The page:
When (model) worlds collide

Apr 05, 2017

When computational Earth system scientists (Earth system modelers and climate analytics experts) get together, there are bound to be marathon efforts to confront models with new data. That’s what happened in May 2016, when more than 60 of the world’s leading climate and Earth system modelers gathered in Washington for the second US ILAMB Workshop. ILAMB, which stands for the International Land Model Benchmarking Project, is an international model–data comparison and integration activity designed to improve the performance of land surface models (LSMs) and inform the design of new experiments to reduce the uncertainties associated with key land surface processes.

Although LSMs have improved greatly over the last 20 years, LSMs still exhibit a large spread in predictions and their results often differ from observations. This is troubling given the importance of LSMs to Earth system models (ESMs). In fact, says Forrest Hoffman of the ORNL Climate Change Science Institute, this variation in model results is one of the motivations for the workshop. Participants rigorously evaluate model results to build confidence in ESMs.  

The workshop included leading scientists such as Gab Abramowitz of the University of New South Wales, lead developer of the Protocol for the Analysis of Land Surface Models (PALS), a web application that provides model evaluation tools and observational data sets; Martin Best from the UK, lead developer of the JULES community LSM and one of the architects of the PALS Land Surface Model Benchmarking Evaluation Project; Hyungjun Kim at the University of Tokyo, leader for various hydrological model comparison activities; and Hoffman, one of the developers of the Biogeochemistry (BGC) Feedbacks Scientific Focus Area benchmarking tool (also called ILAMB) and an organizer of the workshop.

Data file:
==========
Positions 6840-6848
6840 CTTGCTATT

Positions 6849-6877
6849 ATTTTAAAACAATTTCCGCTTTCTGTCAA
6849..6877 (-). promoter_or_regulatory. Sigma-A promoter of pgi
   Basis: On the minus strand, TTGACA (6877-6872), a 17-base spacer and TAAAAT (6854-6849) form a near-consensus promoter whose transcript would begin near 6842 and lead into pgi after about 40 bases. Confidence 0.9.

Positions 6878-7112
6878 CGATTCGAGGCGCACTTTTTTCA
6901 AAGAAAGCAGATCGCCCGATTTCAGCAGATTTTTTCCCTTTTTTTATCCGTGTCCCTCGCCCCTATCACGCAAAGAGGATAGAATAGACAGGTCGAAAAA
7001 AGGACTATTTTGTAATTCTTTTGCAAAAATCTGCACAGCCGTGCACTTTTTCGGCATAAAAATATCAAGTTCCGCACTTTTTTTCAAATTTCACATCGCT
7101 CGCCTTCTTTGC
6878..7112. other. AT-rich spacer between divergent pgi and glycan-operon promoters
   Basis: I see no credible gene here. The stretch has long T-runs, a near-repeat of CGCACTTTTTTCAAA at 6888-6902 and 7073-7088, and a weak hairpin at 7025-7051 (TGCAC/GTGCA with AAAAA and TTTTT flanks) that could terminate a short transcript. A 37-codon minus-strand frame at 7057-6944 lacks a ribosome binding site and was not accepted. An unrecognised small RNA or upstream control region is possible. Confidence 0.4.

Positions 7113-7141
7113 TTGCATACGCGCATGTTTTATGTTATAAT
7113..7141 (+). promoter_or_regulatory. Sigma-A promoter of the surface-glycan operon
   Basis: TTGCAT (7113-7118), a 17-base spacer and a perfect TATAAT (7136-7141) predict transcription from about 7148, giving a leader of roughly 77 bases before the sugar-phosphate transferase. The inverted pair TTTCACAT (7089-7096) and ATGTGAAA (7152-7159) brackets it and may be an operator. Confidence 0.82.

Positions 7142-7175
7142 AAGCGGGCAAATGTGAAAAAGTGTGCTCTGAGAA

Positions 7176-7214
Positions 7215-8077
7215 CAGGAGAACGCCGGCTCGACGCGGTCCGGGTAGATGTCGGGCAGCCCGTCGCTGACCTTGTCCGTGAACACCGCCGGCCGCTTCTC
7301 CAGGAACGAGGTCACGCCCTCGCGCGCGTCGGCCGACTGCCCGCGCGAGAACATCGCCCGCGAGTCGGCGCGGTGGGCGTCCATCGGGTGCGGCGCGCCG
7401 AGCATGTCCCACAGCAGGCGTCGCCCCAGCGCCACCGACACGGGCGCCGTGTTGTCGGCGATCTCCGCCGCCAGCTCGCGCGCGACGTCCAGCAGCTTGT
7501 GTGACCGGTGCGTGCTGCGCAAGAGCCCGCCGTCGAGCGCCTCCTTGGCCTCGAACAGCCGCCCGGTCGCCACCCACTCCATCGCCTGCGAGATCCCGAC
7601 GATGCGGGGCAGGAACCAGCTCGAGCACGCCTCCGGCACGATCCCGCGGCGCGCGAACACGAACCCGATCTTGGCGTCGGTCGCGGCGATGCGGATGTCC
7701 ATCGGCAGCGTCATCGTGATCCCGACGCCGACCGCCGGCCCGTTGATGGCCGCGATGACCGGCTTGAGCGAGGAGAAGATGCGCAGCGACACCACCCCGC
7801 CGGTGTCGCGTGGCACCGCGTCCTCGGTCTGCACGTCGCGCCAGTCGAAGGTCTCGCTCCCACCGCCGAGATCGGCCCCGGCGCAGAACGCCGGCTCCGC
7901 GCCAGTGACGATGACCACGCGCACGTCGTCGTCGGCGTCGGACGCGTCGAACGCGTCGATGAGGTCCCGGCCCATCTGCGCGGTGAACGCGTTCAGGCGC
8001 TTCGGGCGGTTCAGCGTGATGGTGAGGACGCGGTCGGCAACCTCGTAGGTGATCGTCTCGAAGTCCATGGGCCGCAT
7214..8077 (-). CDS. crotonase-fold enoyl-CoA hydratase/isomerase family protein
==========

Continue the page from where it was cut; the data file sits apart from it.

In discussing BGC Feedbacks and the ILAMB Project, Hoffman says the project is an international activity involving people who are interested in model analysis, evaluation, and benchmarking and who want to be part of the solution to modeling challenges. “ILAMB serves as a focus for our activities and such workshops are a rallying point every few years.”

The BGC Feedbacks SFA is a DOE-funded project to develop new diagnostic approaches for evaluating ESM representations of biogeochemical processes, and the BGC Feedbacks research is applicable to the ILAMB Project. In fact, one of the goals of BGC Feedbacks is to support the ILAMB Project through the development of an open source benchmarking system that leverages the growing collection of laboratory, field, and remote sensing data.

The direct focus of BGC Feedbacks is to analyze and evaluate current models so that much more rigor can be applied to constrain them and improve their fidelity and performance over the contemporary period, resulting in better predictions of future climate. “To me that is one of the most important things you can do to address concerns about uncertainties,” Hoffman says.